Viacom threatens to yank programming off Time Warner Cable systems
"Spongebob Squarepants," "Dora the Explorer" and Jon Stewart soon might be pulled off Time Warner Cable systems in Los Angeles and around the country if the cable operator and Viacom Inc. cannot reach a new contract before midnight tomorrow. The move could knock Viacom's cable channels, which include Nickelodeon, MTV, VH1 and Comedy Central off nearly 2 million households in Los Angeles.
"We've been attempting to negotiate in good faith but they seem to taken it to the brink. Unfortunately, we are now at an impasse," said Philippe Dauman, chief executive of Viacom Inc. "It's unfortunate for all of our viewers should they lose the ability to watch our programming."
Viacom's license agreement with Time Warner Cable, which serves 12.3 million homes in the U.S., is set to expire at midnight Wednesday. If no deal is reached, Time Warner must take the Viacom channels off its cable systems and use alternative programming instead.
"Advertising revenue stinks so they are looking to stick our customers for the difference," said Alex Dudley, Time Warner Cable spokesman. "They are holding our customers hostage for a bunch of networks with sagging ratings and only one or two good channels. We have to hold the line for our customers."
Viacom said that it is asking for an increase of about 25 cents per month for the package of channels, which comes to about $3 a year per customer. Time Warner said that could trigger cable networks to demand higher fees as well, which ultimately could add as much $30 a year to a subscribers' bill.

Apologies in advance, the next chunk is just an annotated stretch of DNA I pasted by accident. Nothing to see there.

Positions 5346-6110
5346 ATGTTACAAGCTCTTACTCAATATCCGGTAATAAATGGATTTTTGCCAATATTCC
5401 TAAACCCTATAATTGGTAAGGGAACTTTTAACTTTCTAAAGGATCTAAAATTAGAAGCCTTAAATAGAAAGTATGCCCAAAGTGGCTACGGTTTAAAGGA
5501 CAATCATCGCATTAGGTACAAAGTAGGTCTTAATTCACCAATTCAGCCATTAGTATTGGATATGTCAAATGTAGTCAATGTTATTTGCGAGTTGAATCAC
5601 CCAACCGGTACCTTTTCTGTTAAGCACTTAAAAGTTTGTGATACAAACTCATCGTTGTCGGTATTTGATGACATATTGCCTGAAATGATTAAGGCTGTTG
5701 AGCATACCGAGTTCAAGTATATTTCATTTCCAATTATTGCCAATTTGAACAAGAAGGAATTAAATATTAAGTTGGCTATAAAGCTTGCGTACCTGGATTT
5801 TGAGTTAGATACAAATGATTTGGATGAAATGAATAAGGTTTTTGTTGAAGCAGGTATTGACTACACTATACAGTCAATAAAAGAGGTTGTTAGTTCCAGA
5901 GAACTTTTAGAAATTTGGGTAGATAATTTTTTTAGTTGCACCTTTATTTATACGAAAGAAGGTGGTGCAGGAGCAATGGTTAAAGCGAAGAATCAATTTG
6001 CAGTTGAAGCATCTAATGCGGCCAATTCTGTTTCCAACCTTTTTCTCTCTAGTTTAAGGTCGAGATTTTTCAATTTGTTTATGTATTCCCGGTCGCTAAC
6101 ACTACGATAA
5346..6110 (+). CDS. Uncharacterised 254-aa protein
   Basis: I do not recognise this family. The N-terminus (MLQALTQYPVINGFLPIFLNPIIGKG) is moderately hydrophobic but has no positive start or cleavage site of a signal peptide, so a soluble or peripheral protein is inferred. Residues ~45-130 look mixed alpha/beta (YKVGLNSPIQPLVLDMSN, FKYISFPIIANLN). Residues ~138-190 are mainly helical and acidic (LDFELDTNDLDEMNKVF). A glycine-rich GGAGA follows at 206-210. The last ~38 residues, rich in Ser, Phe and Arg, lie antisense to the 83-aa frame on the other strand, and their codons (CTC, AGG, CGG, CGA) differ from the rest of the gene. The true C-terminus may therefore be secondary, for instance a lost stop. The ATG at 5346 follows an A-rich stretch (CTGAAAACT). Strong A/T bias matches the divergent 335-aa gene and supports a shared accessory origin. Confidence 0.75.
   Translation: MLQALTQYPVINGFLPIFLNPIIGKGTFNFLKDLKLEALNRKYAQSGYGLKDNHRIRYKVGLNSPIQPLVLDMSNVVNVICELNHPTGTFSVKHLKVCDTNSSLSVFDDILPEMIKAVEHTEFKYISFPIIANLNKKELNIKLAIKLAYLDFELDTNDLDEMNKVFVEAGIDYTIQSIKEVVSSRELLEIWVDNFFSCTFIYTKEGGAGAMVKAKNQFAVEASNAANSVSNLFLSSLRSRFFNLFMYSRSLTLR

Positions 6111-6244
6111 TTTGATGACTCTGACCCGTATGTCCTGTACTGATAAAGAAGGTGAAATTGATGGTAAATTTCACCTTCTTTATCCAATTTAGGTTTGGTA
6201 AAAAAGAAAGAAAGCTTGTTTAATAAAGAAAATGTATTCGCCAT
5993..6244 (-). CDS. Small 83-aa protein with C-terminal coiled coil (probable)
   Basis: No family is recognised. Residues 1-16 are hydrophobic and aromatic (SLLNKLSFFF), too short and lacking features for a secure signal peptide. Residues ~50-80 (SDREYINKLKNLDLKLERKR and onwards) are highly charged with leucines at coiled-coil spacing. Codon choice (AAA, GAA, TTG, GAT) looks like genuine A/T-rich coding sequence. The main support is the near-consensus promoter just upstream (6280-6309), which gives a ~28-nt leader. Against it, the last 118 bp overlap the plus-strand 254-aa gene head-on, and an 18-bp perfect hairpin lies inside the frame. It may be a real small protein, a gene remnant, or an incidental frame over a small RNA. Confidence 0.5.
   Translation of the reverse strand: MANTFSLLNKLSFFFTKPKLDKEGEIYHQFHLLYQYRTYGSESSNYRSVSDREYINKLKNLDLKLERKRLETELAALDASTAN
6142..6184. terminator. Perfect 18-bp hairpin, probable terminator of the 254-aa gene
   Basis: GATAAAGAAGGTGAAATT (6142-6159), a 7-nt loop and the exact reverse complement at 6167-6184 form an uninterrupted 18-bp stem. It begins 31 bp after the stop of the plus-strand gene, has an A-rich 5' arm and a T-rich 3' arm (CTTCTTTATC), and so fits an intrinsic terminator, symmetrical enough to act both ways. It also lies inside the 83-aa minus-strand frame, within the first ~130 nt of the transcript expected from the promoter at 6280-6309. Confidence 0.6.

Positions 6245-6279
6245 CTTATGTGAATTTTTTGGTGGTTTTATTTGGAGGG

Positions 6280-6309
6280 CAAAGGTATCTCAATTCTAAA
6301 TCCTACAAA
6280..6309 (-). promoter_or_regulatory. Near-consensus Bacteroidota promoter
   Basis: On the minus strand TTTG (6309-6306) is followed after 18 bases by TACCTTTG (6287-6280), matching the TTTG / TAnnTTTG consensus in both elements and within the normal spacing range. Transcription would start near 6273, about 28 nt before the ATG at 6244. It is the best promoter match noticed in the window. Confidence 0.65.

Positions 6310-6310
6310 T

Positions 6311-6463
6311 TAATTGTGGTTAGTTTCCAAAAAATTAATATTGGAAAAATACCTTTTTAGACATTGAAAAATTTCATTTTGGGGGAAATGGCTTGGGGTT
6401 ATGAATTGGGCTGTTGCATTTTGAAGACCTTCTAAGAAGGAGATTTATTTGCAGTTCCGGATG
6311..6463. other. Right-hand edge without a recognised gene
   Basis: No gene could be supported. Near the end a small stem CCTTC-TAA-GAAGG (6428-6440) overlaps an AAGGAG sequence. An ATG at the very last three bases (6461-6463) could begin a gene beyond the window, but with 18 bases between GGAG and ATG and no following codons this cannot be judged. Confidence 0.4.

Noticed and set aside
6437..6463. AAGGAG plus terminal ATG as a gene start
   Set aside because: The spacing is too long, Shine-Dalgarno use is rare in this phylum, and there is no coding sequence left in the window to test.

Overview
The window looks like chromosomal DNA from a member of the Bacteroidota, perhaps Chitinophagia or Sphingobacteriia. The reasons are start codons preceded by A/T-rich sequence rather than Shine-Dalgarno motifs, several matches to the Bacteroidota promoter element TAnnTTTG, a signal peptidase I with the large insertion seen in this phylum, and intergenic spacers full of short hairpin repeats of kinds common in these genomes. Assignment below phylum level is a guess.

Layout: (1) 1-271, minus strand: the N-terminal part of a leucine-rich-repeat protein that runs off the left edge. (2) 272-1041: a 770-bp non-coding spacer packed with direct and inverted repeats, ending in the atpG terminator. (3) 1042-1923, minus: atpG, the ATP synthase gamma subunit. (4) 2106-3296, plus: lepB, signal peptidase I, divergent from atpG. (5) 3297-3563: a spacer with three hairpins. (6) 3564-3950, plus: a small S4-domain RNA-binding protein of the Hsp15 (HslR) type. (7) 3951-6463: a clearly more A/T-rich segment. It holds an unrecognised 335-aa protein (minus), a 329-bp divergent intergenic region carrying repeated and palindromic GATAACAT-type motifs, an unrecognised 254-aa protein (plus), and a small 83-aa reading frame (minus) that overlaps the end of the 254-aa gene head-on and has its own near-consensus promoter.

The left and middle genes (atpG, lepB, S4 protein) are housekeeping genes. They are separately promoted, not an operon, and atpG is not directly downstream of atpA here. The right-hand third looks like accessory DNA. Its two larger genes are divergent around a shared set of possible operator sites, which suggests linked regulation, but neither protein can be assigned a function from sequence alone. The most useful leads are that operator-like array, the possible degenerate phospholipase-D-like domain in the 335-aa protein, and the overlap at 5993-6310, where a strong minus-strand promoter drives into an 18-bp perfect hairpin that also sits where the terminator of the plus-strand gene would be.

This wouldn't be the first time that a cable channel has gone dark. It is not unusual for cable networks and cable system operators to pull or block programming during difficult negotiations. In 2004, for example, Viacom's cable channels disappeared from EchoStar's Dish Network for two days while both sides quarelled over the terms of a new contract. Earlier, Time Warner blocked ABC from its cable systems in New York during a breakdown in contract negotiations with parent company Disney involving carriage of its cable networks such as the Disney Channel and Toon Disney.
But the high-stakes dispute could prove to be different this time around because much of Viacom's programming, including Comedy Central's John Stewart and Steven Colbert, is now available free online. Moreover, Viacom no longer owns CBS, so it can't threaten to pull the network off cable systems on the eve of NFL playoffs, as leverage in negotiations. The hard-nosed tactics also come at a time when Viacom's stock is trading at historic lows and the company's controlling shareholder, Sumner Redstone, is facing hard choices in refinacing the debt of his holding company, National Amusements Inc.
-- Meg James
Photos: Left: Philippe Dauman, chief executive, Viacom Inc. (Chip Somodevilla/Getty Images); Right: Glenn Britt, chief executive, Time Warner Cable (Seth Wenig/AP)